International Relations

A Masters in International Relations will show you the significance of international actions, the repercussions that may follow, and will teach you how to respond in such scenarios.


International Relations has traditionally been – and still often is – a subset of political science studies. Good analytical and critical thinking skills are essential to a role in this field. You will need to absorb, analyse, and report on information from multiple sources in multiple formats. Though one need not be fluent in multiple languages or well-versed in cultural differences and similarities, these qualifications would certainly add to an applicant’s credentials. Good communication skills will be required in virtually any position in International Relations. Even if your job is in your native country, you will still have very close indirect contact with other countries, people, and cultures. You will need to interpret information to form hypotheses or draw conclusions based on data received. This means understanding the significance of international actions and reactions, the repercussions that may occur from them, and how to respond.

Course content

Typical course content for a Masters programme in International Relations will educate and prepare you for careers with governments around the world or the countless organisations that are affected by them or do business with them. These include:

  • Roles of countries in international affairs
  • Strengths and weaknesses of particular countries
  • Economic issues of trade and currency
  • Global impacts of elections and regime changes
  • Political theories like realism, nationalism, and liberalism
  • Causes and repercussions of international conflict and war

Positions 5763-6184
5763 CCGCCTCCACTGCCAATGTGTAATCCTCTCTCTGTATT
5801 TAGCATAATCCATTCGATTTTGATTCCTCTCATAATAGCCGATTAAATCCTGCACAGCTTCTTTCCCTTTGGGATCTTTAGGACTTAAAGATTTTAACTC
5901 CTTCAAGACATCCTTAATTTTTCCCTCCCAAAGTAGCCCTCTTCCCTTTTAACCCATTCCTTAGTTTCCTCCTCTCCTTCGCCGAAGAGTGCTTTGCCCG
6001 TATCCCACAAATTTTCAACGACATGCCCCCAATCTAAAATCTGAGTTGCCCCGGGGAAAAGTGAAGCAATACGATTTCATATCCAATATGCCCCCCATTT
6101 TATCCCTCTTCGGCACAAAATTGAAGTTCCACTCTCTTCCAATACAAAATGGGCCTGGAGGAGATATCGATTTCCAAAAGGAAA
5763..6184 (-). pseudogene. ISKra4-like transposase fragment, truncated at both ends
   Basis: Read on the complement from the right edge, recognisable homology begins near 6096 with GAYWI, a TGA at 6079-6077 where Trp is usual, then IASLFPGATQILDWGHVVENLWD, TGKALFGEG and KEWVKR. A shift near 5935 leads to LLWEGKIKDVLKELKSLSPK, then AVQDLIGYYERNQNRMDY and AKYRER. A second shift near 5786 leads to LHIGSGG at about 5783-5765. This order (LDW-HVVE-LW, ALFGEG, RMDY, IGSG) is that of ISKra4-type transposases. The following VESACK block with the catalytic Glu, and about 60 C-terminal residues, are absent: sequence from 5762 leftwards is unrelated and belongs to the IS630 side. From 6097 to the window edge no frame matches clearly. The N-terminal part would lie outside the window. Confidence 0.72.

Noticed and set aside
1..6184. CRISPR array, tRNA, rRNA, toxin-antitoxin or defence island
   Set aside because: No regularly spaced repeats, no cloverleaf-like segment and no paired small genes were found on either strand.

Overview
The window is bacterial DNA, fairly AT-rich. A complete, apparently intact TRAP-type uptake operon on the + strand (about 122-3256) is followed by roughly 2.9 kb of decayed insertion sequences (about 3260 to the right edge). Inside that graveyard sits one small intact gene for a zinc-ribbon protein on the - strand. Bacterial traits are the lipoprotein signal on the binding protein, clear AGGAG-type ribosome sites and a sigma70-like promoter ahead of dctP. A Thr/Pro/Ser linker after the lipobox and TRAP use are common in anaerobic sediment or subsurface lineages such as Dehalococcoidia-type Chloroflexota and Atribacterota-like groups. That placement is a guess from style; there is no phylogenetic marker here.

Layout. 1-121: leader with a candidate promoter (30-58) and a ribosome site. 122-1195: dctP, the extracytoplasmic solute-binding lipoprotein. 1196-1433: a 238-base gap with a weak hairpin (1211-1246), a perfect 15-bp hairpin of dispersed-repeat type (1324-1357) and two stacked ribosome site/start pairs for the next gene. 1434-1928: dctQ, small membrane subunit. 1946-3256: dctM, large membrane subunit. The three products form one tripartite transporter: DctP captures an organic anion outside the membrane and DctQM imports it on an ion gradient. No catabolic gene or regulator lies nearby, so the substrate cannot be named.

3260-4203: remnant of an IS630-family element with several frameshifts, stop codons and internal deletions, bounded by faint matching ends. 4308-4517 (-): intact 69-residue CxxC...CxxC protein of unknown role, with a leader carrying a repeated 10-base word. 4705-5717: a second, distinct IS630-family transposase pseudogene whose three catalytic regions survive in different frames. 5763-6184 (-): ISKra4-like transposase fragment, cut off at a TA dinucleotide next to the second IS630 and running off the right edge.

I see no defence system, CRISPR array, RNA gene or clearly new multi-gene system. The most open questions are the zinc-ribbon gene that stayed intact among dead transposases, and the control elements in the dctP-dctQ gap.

• Diplomatic tactics and techniques
  • Governmental structures like communism, socialism, capitalism, monarchies, democracies, republics, etc.

When looking at Masters programmes in international studies at various universities, you will encounter all sorts of different nomenclature in programme names. Programmes that are strictly focused on political relations are usually named International Relations or International Affairs. Some programmes have an international theme, but a regional focus, like a Masters in European Studies. Still others focus on the international applications of a specific professional field other than political relations or diplomacy. To understand the differences in various international studies programmes, simply contact the school or university offering the degree.

Admission requirements

Admission into a university’s Masters programme in International Relations does not have any unique requirements outside of that school’s typical Masters degree application process. The application procedure for most of the programmes includes presenting a Bachelor’s degree in a relevant field or at least having covered a number of credits in particular subjects. If you are not a native English speaker, make sure to prepare your results from an English proficiency test before your application. Your test scores and your average GPA will be something that the admissions office will want to note down. A GRE General Test score is typically desired as part of the entire admission packet.

Career options

Since course content in International Relations is so rich and diverse, careers are wide-ranging as well. Depending on your specific interests, you may choose from careers in political service in your own country’s government, foreign service with organisations from your home country, foreign service with international alliances such as NATO or the UN, employment with non-governmental agencies throughout the world, or teaching or university careers both at home and abroad.

The nations of the world in which we live are increasingly interdependent. Information travels nearly instantaneously around the globe. With so many interconnected relationships among businesses, governments, non-profit organisations, media, and civilians, the field of international relations is complex, but extremely vital. It requires experts to skilfully negotiate the turbid waters that can exist around the world. Even in circumstances of peace and prosperity, it is those persons highly trained and educated in international affairs that can lead the rest of the world.

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